- MemberMay 22, 2016 at 10:44 am33
Thanks everyone. Great feedback from all. Sorry it took so long to respond. I lost my password like 6 times and making a new one is like trying to crack the code for the cia haha.
I myself in the past have been guilty of this, treating one of my dogs like a little human. It was the worst and best mistake I’ve ever made. The particular dog is still with me at the moment and has become one of my greatest accomplishments. Our bond is so tight I have no words to describe. I did everything so wrong with him. I felt sorry for him, for the breed he was, for the disgusting abuse he went through as a little pup. I allowed him to do anything and I babied him to the point of him lunging at my then 9 year old son. If it wasn’t for my reaction time, I do not want to think of what would of happened to my son. I still made excuses as to why he did this. I was a behaviorist a trainer I had the answers! My brain was flooded with emotions for this dog, I couldn’t think clearly and believe me I had every excuse for him. Then, I met Mike. When I told him what he had done, Mike told me to consider putting him down. He was dangerous. The emotional side of me disliked Mike for a few days. The rational behaviorist side knew he was being honest and basically telling me, I’ve destroyed my dog. I cried for 3 days like a wimp. I did all the wrong things for 3 days. I hugged my dog, I cried on him. I held on to him for dear life, I made the call and the appointment to put him down. I honestly thought I was going to have a nervous break down. The 3rd night, the night before the dreaded appointment as I layed in my bed hugging this dangerous, aggressive massive dog, reality set it. I was told that I literally loved this dog to his death. I did! And I still do! I thought of my kids , if one of my kids were to slap me or tell me to F off , the consequences would be pretty damn high! So why was I not loving this dog enough to teach him respect and boundaries? I felt bad, he was tossed in a fire at 7 weeks old and his paw pads were burned so badly they were raw meat. I felt bad no one loved him as a pup and he was taken from his mom and siblings. I couldn’t get passed it. My heart hurt for him. I thought in some twisted way a mom thinks with there human child , to nurture this dog and give him what I thought he longed for, which was constant love and affection. The thought of never seeing him again laying in my bed that night, over took me. I almost couldn’t breathe. I had to figure out a way to make it right. I had to work through my own emotions. It was 4:11 am, I remember looking at the clock. I finally came to terms with my own emotions and the reasons why I abused this dog emotionally. ( yes I say abuse) because quite frankly that is what I did. I finally released myself of the reasons why and I sat up and looked at him and said “off” he looked at me like what? I said it again, “off”. He slowly got up and jumped off looking at me confused like what the hell is going on? I went to sleep. I woke up. Called and cancelled my appointment for his demise. I then called work and said I needed a leave of absence. Yes , I collected unemployment for 6 months to work day and night on this dog that I destroyed. I owed him that. I owed him the chance to be the dog I knew he could of been if I didn’t emotionally destroy him , all because of my own emotionally baggage I carried from when I was young. We worked hard every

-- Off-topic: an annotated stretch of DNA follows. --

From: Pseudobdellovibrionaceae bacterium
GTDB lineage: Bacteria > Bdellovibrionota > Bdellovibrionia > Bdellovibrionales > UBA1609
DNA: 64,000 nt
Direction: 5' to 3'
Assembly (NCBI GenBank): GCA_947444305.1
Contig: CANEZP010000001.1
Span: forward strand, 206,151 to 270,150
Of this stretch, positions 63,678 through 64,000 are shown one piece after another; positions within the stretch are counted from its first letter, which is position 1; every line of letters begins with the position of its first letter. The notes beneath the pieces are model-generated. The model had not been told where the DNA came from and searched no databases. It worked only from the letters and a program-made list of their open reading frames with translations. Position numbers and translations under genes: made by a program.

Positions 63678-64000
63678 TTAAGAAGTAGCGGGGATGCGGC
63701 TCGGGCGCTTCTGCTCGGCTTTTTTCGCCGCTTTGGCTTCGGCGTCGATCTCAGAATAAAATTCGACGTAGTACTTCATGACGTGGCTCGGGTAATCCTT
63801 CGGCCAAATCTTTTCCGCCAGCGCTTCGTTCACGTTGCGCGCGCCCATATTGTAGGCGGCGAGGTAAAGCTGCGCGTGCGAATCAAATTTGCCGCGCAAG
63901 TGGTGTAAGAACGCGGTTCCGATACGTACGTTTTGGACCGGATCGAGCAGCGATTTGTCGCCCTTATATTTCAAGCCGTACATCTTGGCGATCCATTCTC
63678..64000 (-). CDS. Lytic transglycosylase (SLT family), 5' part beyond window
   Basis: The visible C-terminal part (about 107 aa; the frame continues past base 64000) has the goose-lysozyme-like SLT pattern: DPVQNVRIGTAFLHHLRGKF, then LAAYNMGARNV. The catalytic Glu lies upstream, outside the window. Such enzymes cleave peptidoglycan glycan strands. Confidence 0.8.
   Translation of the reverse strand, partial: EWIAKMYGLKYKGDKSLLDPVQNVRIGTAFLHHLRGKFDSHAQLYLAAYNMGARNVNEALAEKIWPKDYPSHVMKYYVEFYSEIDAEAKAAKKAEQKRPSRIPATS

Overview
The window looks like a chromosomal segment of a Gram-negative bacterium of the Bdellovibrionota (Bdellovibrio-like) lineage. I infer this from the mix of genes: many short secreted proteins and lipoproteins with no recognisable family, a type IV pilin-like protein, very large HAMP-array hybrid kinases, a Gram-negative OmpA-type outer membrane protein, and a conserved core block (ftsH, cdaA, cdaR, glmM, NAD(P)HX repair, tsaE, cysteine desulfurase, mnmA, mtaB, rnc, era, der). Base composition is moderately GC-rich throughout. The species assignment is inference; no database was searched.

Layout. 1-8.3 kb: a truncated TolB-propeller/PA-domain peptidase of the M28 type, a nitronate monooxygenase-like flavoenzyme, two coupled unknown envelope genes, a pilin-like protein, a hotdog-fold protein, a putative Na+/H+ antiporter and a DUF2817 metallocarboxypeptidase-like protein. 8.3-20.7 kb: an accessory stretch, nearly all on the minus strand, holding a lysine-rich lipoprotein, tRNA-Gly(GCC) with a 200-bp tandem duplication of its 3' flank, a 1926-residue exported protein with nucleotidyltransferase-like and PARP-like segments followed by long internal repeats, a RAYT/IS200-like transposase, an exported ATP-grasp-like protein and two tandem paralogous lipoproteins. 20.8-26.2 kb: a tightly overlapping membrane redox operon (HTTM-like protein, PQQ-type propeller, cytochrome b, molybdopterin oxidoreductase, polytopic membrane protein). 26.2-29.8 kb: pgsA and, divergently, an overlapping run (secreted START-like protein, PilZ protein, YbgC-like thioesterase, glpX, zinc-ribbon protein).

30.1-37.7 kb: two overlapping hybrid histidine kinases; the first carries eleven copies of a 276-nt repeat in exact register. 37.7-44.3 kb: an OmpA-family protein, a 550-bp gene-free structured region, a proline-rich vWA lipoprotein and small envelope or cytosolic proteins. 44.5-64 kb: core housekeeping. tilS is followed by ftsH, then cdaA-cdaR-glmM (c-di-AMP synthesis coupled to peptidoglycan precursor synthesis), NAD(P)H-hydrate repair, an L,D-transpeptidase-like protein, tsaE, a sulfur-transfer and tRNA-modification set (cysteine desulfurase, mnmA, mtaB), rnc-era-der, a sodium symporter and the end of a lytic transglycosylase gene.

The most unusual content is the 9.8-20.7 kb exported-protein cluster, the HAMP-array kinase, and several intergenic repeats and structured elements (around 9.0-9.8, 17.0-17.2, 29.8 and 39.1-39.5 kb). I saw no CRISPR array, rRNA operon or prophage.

Day. He became an agility champion, his commands were solid, he was happy, my female alpha helped me everyday, allowing her to teach him proper dog to dog skills. I was exhausted and some days I wanted to give up. I didn’t quit, 4 years later I have an amazing ambassador American Staffy. Who respects me and my kids and loves everyone. Whom I trust fully with my life . He saved my life one day last year and that was his thank you to me.
Moral of the story is, we are all human, no matter our education or our training philosophy or our knowledge. Emotions are raw, if we don’t have our own emotions in check, we can not be the trainer or behaviorist we wish to be. It all comes down to what our energy is. Dogs can read us like a book. They know. Pretend to not be afraid and they know u are. You can’t fool a dog. Unless you are Mike with a wig!! Hahaha. I never said thank you to you Mike. So this is my thank you! The reality check you gave me, is why Tye is still here. And why I stepped up my game as a behaviorist and trainer. You my friend have my ut most respect and I only wish to have all of your knowledge some day. It’s a privilege to know you. I trust fully every word you speak. Which is huge for the 5’2 little chic that trusts no one except the dogs in my house haha
So yes I believe in what i wrote in that article and I train by that, but we all trip up at times. If you ever trip up , come back here and read this.
Thank you all for commenting and sharing. I love this group